Until next time,

Happy Crafting!

Please join me on Pinterest: https://Pinterest.ca/BetteMakerCreations

Join my Facebook group: https://facebook.com/BettesMakes

Follow me on Instagram: https://Instagram.com/BettesMakes

Subscribe to my YouTube Channel: https://www.youtube.com/c/BettesMakes




Bette Daoust
Bette Daoust

Dr. Bette Daoust is a Copious Crafter with many crafts and techniques completed with very many more to go. Bette's Makes ❤️ DIY Home Decor DIY Craft Tutorials, DIY Paper Flowers

    7 replies to "Cricut Blades: How to Clean and Sharpen Your Blades for a Cleaner Cut"

    • Janice

      Hi Bette. Thank you for your tutorial; I found it most helpful. I will use the foil method to sharpen my blades from now on. I I don’t do a bunch of cuts; only do it as a hobby for gifts for my family & friends, however I find my blade gets dull quite fast. I do use the heavier cut on the make it screen and this does the trick, however I wonder if this will damage the blade faster. I enjoy your tutorials; I made your Christmas folding card and it turned out quite well and I will do again next year at Christmas; may do one for Easter as well. I just love crafting with my Cricut; I have had it almost a year now; My husband’s tv room is now my crafting room. Keep crafting!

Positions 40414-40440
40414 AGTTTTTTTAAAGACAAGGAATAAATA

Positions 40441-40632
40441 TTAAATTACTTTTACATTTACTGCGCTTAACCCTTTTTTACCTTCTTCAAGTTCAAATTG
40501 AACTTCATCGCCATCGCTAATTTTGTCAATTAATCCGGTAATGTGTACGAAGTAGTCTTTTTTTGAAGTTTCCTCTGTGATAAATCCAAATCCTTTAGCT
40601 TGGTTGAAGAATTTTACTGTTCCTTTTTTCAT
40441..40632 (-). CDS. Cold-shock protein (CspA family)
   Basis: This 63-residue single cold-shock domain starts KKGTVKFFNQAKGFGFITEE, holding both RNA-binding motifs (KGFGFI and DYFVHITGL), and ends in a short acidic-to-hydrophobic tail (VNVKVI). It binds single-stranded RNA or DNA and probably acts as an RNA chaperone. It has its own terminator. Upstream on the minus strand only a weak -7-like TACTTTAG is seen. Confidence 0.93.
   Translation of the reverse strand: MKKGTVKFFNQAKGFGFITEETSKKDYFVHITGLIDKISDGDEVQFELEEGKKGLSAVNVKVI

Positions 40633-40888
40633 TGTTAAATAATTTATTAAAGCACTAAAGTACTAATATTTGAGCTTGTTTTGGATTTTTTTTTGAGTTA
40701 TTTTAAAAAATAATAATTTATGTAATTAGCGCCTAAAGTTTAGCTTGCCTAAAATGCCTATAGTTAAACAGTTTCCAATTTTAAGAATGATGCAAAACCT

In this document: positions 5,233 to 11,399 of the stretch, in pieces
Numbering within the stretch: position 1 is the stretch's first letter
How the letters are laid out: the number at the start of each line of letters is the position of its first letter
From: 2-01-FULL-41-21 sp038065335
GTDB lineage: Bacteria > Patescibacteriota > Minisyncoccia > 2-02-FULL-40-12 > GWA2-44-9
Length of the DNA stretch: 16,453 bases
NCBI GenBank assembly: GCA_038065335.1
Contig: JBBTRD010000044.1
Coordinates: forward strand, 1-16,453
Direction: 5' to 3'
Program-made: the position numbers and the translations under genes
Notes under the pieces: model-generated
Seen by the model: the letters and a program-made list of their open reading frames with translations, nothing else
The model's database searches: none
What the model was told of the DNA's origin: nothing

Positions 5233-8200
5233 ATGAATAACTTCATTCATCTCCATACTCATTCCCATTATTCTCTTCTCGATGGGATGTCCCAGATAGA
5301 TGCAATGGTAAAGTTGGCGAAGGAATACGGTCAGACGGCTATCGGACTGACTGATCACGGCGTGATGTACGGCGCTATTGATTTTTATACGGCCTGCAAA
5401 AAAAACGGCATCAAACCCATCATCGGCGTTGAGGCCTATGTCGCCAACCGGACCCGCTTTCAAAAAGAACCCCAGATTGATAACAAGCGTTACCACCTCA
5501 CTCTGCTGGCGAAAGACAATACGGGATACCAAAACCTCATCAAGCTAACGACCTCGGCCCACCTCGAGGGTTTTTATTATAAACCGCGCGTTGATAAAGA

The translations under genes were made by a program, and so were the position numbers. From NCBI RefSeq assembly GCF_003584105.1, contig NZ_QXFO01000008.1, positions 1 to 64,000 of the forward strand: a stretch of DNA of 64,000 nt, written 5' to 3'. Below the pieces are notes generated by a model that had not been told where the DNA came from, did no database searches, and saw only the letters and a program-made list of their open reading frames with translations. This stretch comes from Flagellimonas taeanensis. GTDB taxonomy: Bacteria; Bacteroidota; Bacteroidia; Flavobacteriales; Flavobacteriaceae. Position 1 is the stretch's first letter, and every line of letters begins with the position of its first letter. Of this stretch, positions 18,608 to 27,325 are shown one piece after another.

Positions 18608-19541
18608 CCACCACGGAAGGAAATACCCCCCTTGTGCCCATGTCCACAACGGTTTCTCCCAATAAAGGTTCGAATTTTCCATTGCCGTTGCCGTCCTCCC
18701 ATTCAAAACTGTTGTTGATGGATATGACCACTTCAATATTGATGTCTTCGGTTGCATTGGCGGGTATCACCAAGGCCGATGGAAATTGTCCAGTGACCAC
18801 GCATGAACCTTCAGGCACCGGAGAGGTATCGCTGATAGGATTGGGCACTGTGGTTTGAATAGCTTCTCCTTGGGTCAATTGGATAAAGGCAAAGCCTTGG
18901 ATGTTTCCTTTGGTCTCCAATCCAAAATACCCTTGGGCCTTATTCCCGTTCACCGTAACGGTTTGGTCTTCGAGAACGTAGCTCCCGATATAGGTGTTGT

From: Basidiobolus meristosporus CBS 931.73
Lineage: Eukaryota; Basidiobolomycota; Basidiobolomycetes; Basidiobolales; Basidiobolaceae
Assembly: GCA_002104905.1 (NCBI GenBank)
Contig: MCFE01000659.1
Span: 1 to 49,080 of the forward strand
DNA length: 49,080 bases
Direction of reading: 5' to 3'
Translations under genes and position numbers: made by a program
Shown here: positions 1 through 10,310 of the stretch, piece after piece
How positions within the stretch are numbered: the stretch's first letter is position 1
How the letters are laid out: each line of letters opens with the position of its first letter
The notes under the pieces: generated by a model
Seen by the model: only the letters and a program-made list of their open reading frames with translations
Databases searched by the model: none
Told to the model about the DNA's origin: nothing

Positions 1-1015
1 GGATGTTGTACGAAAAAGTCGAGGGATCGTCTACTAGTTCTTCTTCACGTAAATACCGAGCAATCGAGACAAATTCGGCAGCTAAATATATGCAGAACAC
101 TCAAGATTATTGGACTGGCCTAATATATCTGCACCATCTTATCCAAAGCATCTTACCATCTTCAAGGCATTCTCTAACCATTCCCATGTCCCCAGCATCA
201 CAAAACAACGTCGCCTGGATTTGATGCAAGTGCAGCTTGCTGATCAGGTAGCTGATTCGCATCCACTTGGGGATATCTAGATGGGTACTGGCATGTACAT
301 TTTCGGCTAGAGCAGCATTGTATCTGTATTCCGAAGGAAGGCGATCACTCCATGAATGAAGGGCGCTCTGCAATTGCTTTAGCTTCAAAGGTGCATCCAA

• Bette Daoust

        Sharpening of the blades will help them to last longer, however, you should still replace the blades from time to time. Like anything that needs sharpening, it will eventually wear out. I must say, though, that I have been using the same blades for 2 years and I am a heavy Cricut user.

    • Karla Clevenger

      I don’t want to burst anyone’s bubble, but this does actually “sharpen” your blade. Although it can extend the blade’s life, it basically just cleans and “hones” your blade.
      Honing is maintaining an already sharp edge. When you hone, you polish the rough surface of the blade’s edge which reduces friction which allows the blade to cut into material better. (The foil method.) Sharpening is when you actually remove material from the blade edge to make it sharper. The foil will not do this. It will hone the blade and clean it, keeping an already sharp blade in good condition for longer. I’m not knocking it, I do it myself, and it will extend the life for a little while, but ultimately you will have to replace it eventually as it will still dull.

      • Bette Daoust

        Perhaps the word Hone would be better – it does help you keep your blades clean and usable – the life of your blade will be extended. And yes, you will need to replace your blades eventually. I have been using the same blade for 2 years using these methods and have yet to replace it and it cuts perfectly every time!

    • Coco

      Was gonna say the same as Karla about the sharpening I like to say this is an “old Cricuters tale” .

      The information you share is great !

      Thanks

    • Karen

      The foil ball cleaning and honing trick really does help a lot. I find Paper leaves more behind then Vinyl.

      • Bette Daoust

        Glad to hear it worked for you.

Comments are closed.